Cleveland billed the 588 hybrid as the longest hybrid they have ever designed. Built on the name of their successful wedge range, I was eager to see how the new design would perform.
I got my hands on the 20.5° H3 588 hybrid and took it out on the range and the course to get a feel for the new looks and technology.
The first thing I noticed was the shape. To me the 588 hybrid resembles the spoon-like woods of golfing past. The shape stretches out from the hosel to a large, rounded toe that looked smooth and oversized behind the ball.
That being said, Cleveland tell me the head shape is actually more compact than their recent hybrids, a change designed to make the club more playable.
Perhaps the look at address is deceiving.
Anyone that has heard me discuss hybrid design before knows that I am not a fan of a noticeable offset. Manufacturers can alter the CG and weight to favour a right to left shape without the need for an ugly, set-back hosel.
For that reason, the Cleveland 588 sat beautifully behind the ball. It has very little offset at address and the long groove lines make it easy to align whilst also making the face and head appear slightly larger.
Other than minor cosmetic changes, the main difference in the 588 hybrid lies in its sole. Cleveland have added a weight screw in the back of the sole to draw the centre of gravity away from the face and help increase launch. They have also included their successful and patented "Gliderail".
Whilst it seemed very subtle in the 588 hybrid, the Gliderail is designed to improve interaction with the turf through two rails and subtle keel in the centre of the sole.
The Gliderail makes sense in my head, and I found it noticeable in past hybrids, but it didn't seem or feel as evident in the 588 model. Don't get me wrong, the performance and feel was impressive, but I didn't feel any additional help through the turf.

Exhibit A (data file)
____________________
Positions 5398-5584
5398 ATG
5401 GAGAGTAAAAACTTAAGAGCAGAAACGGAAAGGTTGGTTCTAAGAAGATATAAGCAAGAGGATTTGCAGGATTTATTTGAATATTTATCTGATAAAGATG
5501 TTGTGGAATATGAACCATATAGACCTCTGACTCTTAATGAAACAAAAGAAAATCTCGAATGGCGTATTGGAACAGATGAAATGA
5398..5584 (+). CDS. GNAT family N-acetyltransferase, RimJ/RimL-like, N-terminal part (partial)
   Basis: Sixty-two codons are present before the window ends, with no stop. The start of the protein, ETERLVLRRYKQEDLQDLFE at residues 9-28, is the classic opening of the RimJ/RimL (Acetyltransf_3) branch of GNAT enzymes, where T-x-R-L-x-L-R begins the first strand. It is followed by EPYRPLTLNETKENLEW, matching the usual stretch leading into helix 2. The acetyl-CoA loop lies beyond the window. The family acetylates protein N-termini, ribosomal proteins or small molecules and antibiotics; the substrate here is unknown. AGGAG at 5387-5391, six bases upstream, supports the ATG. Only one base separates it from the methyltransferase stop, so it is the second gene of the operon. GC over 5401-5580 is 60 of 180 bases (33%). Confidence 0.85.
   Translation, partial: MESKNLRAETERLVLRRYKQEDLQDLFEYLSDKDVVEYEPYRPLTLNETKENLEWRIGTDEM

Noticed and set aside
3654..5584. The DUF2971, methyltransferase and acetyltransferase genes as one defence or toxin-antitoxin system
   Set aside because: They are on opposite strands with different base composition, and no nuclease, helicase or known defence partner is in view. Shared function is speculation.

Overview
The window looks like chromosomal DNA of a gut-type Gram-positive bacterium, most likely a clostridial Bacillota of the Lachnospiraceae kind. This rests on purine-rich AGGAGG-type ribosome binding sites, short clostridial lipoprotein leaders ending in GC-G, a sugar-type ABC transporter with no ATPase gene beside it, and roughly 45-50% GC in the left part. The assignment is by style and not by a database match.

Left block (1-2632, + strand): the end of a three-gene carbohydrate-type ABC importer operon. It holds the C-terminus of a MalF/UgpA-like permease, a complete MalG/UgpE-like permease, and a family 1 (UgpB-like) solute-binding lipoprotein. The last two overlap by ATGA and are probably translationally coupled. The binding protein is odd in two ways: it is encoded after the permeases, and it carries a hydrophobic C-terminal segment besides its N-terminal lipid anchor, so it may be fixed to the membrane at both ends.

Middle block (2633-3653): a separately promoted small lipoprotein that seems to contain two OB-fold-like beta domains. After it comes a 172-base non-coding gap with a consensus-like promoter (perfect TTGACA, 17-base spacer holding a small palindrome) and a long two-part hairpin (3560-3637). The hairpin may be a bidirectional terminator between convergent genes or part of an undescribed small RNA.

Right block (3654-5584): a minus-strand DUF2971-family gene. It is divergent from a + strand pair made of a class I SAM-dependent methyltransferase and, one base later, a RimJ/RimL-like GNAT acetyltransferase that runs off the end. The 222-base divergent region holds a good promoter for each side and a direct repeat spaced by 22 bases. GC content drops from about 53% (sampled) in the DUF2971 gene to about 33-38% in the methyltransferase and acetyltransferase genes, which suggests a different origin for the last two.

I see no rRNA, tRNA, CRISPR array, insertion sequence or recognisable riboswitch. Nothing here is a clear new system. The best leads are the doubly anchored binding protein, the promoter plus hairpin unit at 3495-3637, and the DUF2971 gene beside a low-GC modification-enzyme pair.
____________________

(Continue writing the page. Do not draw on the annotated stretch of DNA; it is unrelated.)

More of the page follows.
My thought is that the rails will help those golfers that really interact with the turf and need help stopping the club twisting or opening at impact.
Other than that, I was pretty impressed with the 588 hybrid. I wasn't sure what was necessarily new, or daring, or innovative about the design, but those questions were quickly forgotten once I'd hit a few buckets of balls.
The 588 hybrid feels powerful and consistent time after time and the hollow, thick noise at impact is better than most hybrids I've tried. Whilst Cleveland have designed this to launch a touch higher, I found the flight was quite penetrating, or mid-height at best, which I liked.
Cleveland's 588 brand has a long history of successful and popular clubs and I believe this will be yet another one. Whilst I still question why they would name a hybrid after a range of wedges, I can't question the performance of the hybrid. The simple, smooth looks are matched by a consistent, forgiving performance that will attract those players looking for a direct replacement for their long irons.
Good looks and equally good performance are hard to come by when it comes to the hybrid market, but Cleveland have proven to me that they have the knack for producing exactly that. If you are a mid-to-high handicapper that wants a simple, long-iron replacing hybrid, I'd recommend you take the 588 out for a test drive.